The court imposed liability upon Lozier for the 10-percent permanent partial disability of the left arm for 22 weeks and 51 weeks for temporary total disability. From and after March 3, 1991, the Fund was required to pay DeCroix $245 per week for so long as he remained permanently and totally disabled. The court found that Lozier had paid to DeCroix $245 per week, commencing October 3, 1989, and continuing to the present, for which Lozier was entitled to credit for overpayment, and that Lozier should be reimbursed by the Fund to the extent of the overpayment. The court correctly apportioned the payments of the disability between Lozier and the Fund, and we affirm this portion of the award.

The court found that DeCroix was entitled to vocational rehabilitation, that he needed vocational rehabilitation in order to return to suitable employment, and that he would not have needed rehabilitation but for the accident of March 28, 1979. The Fund was ordered to pay temporary disability compensation to DeCroix if and when he participates in a rehabilitation plan. We find that the court was correct in this determination, and we also affirm this award.

The court found that DeCroix had suffered an exacerbation of a preexisting major depressive disorder as a result of the combined injuries, for which he received psychiatric treatment beginning July 15, 1991. The court found that the 1989 accident and injury, standing alone, would not have caused the need for this psychiatric treatment and ordered the Fund to provide and pay such future medical and hospital care and treatment as may be reasonably necessary as a result of said exacerbation. We reverse that portion of the award which requires the Fund to pay for the medical, hospital, and psychiatric care, for the reasons set forth below.

The court found that since the Fund had appealed and had not obtained a reduction in the award, the Fund should pay $1,500 as attorney fees for rehearing, a witness fee of $300, and the court reporter fee for the deposition of the witness, as provided by Neb.Rev.Stat. § 48-125(2) (Supp.1991). We reverse this portion of the award, for the reason that the Fund did obtain a reduction *316 in the award, and therefore no attorney fees or costs should be paid by the Fund.


On rehearing, the Fund was ordered to continue to provide and pay for future medical and hospital care, including psychiatric treatment as may be reasonably necessary as a result of the exacerbation of DeCroix's condition from the two injuries. The Fund alleges that the Workers' Compensation Court erred in ruling that the Fund was liable for continued medical treatment. It claims the Fund is liable only for its apportioned share of disability payments and not for medical expenses.

Section 48-128 provides in part:

[I]f the employee is entitled to receive compensation on the basis of the combined disabilities, the employer at the time of the last injury shall be liable only for the degree or percentage of disability which would have resulted from the last injury had there been no preexisting disability.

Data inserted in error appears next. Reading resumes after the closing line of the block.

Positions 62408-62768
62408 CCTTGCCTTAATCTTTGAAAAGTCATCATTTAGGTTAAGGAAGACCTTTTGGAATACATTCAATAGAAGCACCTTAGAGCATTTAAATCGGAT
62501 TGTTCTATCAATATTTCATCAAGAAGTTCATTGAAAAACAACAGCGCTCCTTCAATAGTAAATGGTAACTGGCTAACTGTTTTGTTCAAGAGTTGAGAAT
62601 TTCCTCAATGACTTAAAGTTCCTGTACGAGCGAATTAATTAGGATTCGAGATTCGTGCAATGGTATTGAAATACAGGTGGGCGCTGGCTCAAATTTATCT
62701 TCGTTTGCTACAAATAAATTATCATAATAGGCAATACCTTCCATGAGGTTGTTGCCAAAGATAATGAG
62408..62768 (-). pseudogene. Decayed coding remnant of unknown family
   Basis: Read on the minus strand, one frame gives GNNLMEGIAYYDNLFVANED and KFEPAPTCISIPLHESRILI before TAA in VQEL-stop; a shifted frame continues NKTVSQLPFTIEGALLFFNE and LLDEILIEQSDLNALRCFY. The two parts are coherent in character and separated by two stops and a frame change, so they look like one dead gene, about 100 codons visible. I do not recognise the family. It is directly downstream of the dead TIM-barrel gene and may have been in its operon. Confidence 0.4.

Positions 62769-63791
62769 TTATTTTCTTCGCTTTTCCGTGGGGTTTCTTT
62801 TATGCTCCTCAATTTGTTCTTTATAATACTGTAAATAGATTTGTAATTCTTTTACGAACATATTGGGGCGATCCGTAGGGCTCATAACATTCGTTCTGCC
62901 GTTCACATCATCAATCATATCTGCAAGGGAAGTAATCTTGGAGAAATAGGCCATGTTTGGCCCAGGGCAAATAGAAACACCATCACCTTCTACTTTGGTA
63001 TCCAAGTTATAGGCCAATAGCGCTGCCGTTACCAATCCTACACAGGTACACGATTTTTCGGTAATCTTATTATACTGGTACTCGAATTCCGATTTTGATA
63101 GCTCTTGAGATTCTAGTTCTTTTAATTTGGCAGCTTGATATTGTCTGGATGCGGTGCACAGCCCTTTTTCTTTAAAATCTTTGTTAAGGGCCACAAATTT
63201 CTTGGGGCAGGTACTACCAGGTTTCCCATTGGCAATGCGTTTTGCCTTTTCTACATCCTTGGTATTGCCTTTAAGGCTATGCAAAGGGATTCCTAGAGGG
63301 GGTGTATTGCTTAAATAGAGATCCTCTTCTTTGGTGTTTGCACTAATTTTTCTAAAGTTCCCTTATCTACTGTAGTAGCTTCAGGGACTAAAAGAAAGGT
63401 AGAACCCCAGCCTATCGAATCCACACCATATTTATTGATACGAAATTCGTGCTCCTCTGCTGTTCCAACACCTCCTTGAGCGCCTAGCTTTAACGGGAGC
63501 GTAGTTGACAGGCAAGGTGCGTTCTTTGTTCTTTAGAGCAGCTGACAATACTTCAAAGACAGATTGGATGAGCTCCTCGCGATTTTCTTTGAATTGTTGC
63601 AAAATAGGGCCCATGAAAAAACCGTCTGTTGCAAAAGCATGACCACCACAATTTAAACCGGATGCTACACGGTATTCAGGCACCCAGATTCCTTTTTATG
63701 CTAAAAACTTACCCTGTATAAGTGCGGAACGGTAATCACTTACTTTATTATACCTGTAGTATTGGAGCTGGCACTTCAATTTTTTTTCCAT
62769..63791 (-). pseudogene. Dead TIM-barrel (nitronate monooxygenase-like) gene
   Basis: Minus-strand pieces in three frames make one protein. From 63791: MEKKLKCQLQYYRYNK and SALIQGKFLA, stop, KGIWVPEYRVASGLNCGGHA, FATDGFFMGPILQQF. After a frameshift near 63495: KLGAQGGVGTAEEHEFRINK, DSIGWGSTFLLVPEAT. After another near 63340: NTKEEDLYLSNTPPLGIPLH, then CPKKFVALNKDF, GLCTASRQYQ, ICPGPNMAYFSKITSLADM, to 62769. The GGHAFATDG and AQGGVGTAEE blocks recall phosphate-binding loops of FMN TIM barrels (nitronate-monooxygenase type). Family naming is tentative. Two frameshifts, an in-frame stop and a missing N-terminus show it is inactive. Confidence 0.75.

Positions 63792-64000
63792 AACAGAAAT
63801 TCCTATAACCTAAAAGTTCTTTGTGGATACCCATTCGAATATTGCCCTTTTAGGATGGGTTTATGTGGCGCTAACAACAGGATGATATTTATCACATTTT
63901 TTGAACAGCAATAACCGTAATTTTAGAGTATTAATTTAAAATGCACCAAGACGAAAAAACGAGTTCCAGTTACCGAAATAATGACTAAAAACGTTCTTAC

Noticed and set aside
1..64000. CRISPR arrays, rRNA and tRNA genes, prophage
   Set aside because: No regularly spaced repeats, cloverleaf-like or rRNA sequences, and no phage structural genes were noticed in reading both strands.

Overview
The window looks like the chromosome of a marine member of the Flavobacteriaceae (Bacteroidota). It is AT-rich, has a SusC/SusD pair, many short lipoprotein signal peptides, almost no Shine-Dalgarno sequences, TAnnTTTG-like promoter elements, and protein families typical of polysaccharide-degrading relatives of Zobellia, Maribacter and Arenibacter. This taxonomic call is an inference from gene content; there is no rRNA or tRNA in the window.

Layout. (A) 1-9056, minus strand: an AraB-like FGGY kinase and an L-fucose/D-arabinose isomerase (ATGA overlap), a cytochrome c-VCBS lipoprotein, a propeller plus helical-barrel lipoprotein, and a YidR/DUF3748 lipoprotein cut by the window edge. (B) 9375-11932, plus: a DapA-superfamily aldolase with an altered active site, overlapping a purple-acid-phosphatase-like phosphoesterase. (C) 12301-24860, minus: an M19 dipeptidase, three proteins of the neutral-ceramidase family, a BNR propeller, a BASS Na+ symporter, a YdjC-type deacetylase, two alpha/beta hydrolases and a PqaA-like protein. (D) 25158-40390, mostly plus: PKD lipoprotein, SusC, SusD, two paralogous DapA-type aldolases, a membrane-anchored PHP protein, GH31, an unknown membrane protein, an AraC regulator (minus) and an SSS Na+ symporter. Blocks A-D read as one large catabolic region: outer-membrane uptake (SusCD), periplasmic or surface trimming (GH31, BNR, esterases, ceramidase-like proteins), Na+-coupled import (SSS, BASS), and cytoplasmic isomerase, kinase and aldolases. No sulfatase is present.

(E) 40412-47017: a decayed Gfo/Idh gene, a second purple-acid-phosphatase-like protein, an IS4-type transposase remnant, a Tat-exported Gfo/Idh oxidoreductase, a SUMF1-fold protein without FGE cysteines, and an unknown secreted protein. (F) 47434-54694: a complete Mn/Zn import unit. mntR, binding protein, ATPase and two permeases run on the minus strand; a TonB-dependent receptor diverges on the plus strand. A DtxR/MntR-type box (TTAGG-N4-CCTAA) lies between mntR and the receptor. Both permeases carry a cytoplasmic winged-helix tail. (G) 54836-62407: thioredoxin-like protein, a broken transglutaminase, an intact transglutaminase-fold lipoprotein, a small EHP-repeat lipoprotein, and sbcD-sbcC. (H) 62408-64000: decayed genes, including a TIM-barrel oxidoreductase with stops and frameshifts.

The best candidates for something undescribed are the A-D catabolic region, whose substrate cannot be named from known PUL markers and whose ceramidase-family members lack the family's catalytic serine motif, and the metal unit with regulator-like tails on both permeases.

The Fund contends that Nebraska law does not make it liable for the injured employee's medical expenses. We are asked by Lozier to extend this liability to the Fund for medical and hospital expenses, including psychiatric expenses, which are necessary and reasonable for DeCroix's health and rehabilitation. The question is not what compensation and benefits DeCroix should receive, but who shall pay for them. All parties assert that this is a case of first impression in Nebraska, and we believe they are correct.

"Compensation" has not been specifically defined by the Nebraska Workers' Compensation Act, Neb.Rev.Stat. § 48-101 et seq. (Reissue 1988 & Cum.Supp.1992). The Nebraska Supreme Court on at least one recent occasion declined to adopt a uniform and constant meaning for "compensation," referring to "compensation" as a chameleonlike word which gets its color of meaning from the context of the statute in which it is used. Bituminous Casualty Corp. v. Deyle, 234 Neb. 537, 451 N.W.2d 910 (1990). The court stated that "compensation" as used in § 48-125 does not mean medical expenses recoverable under the compensation act.

In other sections of the act, "compensation" is used to refer to the wages received by an employee. See §§ 48-121 and 48-122. Therefore, the scope of our review in this case will be whether, based upon § 48-128, the Workers' Compensation Court acted in excess of its powers by ordering the Fund to continue to provide and pay for such medical and hospital care and treatment, "including psychiatric treatment as may be reasonably necessary as a result of said exacerbation." The court found that the evidence showed that DeCroix had suffered an exacerbation of a preexisting major depressive disorder as a result of the combined injuries, for which he had received treatment since July 15, 1991, and that the evidence preponderated in favor of a finding that the accident and injury of October 2, 1989, standing alone and by itself, would not have caused this need for psychiatric treatment.